I wanted to play with the multiple meanings of the words "true" and "false." There's an awful lot of gray area between what is fact and what is fiction. And when the words "true" and "false" are used about a person, as they are in old traditional songs about true and false lovers, those words take on implications about faithfulness and loyalty. As Nora is exploring her sister's final days, I wanted her to face the possibility that she didn't really know Triona at all, that the person she discovers at last might be a complex, hybrid creature from mythology, half animal and half human, wild and even dangerous, a disturbing embodiment of the duality that exists in all of us. Even though Nora has suspected her brother-in-law all along, I wanted her to begin to doubt her own convictions about him as well.

And because I'm not satisfied with a single mystery, part of the story is set back in Ireland with Nora's sweetheart, Cormac Maguire, I gave him an historical murder case, the disappearance of a woman many people believed to be a selkie, a seal that could shed its skin and become human. In the folktales, the selkie only retains its human form if someone captures its sealskin; once the skin is returned, the selkie must return to the sea. Cormac comes to believe that the woman who disappeared was not a selkie who returned to the sea, as local stories maintained, but that she may have been murdered by her husband. It's a puzzle that seems unsolvable, since her remains have never been found.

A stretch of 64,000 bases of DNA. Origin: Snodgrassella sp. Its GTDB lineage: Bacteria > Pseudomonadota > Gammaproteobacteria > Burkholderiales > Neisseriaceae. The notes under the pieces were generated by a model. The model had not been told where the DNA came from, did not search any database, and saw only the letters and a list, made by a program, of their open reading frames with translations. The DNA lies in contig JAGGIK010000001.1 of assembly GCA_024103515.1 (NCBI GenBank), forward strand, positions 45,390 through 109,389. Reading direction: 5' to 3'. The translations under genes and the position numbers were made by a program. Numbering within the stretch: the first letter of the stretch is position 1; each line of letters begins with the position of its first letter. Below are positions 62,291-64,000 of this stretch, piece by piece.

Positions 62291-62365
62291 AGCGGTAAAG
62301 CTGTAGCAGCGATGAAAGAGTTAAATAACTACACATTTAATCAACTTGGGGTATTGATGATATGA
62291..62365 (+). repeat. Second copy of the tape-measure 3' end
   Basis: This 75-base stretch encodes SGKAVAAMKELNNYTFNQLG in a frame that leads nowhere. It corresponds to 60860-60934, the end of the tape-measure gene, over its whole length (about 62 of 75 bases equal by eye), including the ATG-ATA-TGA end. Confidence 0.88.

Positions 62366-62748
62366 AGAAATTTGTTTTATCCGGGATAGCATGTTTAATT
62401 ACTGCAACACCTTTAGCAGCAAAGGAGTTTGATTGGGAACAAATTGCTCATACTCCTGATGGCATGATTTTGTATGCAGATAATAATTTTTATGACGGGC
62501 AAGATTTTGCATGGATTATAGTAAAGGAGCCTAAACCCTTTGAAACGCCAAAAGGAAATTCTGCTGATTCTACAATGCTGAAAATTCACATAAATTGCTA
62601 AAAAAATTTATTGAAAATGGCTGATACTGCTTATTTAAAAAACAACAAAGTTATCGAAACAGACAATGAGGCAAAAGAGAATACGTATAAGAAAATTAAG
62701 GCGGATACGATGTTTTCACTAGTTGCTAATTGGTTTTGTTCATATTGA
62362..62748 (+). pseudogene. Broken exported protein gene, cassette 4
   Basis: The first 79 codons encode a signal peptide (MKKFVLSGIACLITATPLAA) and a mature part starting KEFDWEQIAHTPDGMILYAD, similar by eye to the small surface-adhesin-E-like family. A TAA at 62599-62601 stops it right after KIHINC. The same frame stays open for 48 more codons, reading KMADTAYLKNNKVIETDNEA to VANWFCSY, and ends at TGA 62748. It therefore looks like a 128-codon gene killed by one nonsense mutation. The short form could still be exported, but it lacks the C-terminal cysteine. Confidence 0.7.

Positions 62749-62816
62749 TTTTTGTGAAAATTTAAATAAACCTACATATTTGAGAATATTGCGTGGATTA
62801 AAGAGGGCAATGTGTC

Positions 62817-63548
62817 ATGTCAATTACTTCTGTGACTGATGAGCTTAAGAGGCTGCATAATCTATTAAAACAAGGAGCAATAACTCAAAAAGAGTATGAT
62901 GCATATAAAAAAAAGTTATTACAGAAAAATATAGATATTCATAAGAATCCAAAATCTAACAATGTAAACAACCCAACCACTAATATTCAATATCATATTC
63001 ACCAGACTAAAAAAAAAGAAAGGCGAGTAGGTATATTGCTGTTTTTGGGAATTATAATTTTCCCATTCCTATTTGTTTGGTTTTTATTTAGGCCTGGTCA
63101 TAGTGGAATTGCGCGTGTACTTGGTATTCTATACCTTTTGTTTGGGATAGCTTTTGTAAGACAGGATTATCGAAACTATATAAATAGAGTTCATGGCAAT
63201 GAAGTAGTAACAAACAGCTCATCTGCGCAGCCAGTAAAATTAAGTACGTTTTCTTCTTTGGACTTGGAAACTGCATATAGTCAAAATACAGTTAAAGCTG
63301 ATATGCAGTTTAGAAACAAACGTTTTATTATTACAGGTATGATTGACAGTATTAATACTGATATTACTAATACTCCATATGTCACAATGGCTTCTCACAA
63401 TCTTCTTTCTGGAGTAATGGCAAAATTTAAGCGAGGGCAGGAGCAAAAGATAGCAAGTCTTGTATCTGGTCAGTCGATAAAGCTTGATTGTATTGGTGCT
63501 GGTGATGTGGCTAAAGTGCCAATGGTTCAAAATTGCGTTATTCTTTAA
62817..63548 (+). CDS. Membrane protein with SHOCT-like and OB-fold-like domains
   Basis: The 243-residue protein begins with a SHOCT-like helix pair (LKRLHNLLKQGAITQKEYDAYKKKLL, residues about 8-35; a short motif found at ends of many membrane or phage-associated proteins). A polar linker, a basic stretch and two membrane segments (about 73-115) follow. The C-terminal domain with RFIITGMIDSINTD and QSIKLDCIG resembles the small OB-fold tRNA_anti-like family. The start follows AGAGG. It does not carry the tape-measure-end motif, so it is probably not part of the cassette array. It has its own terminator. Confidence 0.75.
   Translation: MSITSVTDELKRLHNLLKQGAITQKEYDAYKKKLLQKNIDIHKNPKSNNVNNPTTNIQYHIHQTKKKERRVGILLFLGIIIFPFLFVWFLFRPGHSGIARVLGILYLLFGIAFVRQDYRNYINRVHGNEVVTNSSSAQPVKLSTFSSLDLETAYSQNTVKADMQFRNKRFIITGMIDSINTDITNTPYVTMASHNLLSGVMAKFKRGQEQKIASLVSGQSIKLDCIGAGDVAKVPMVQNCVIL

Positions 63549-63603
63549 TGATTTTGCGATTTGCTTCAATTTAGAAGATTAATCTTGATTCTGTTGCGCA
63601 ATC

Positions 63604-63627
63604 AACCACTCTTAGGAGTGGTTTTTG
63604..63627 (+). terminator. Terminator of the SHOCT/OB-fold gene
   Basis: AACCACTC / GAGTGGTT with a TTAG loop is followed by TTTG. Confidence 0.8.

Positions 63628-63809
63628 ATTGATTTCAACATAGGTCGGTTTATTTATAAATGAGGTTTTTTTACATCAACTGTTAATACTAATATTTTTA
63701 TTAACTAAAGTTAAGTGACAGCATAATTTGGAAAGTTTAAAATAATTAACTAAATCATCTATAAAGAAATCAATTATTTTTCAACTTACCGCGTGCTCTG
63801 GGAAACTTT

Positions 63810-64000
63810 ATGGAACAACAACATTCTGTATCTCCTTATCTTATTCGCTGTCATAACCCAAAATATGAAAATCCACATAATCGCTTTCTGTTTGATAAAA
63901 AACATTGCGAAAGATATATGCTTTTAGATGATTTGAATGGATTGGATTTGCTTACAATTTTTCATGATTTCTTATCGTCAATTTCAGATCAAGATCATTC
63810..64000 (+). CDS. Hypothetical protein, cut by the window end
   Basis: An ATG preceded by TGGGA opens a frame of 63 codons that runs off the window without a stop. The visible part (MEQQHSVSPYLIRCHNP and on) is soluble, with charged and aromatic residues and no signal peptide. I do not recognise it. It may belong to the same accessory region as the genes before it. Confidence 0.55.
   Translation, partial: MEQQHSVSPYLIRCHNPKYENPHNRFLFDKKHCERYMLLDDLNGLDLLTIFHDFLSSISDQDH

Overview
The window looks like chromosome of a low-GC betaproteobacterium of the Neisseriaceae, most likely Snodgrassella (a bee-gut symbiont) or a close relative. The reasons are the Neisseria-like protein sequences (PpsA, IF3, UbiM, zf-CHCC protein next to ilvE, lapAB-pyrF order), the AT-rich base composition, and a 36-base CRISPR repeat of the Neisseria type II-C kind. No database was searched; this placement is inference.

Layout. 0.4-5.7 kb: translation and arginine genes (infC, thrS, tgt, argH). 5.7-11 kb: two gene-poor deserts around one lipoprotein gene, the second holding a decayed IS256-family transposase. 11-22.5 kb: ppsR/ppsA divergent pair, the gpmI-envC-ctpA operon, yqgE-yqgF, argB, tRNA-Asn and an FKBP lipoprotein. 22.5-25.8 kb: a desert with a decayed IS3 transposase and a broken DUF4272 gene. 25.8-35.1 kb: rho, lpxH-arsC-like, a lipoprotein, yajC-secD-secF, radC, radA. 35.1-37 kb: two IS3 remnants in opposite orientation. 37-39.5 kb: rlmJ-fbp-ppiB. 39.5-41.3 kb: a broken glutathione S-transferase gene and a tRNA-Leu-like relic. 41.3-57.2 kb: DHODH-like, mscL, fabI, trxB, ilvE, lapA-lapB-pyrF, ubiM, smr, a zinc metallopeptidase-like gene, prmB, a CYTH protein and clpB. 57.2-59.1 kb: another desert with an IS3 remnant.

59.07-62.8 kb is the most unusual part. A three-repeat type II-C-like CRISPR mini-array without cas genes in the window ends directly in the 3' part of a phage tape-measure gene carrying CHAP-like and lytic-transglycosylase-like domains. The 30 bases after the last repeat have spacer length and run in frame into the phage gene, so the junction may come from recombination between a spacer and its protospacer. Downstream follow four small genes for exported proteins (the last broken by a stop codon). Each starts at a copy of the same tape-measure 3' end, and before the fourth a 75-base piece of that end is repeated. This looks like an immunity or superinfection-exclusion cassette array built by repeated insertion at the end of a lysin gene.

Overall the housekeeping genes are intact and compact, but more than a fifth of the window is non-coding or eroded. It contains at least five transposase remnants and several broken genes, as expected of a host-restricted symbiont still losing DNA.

As I write, I find that each of my characters embodies some aspect of the theme, and as the characters themselves develop, their thoughts and actions drive the plot. So that's why I don't know the ending before I arrive there, along with my detectives. As I said, I might have a few pet theories along the way, but I can't really know what will happen until I get to know each of the characters and discover what they might do.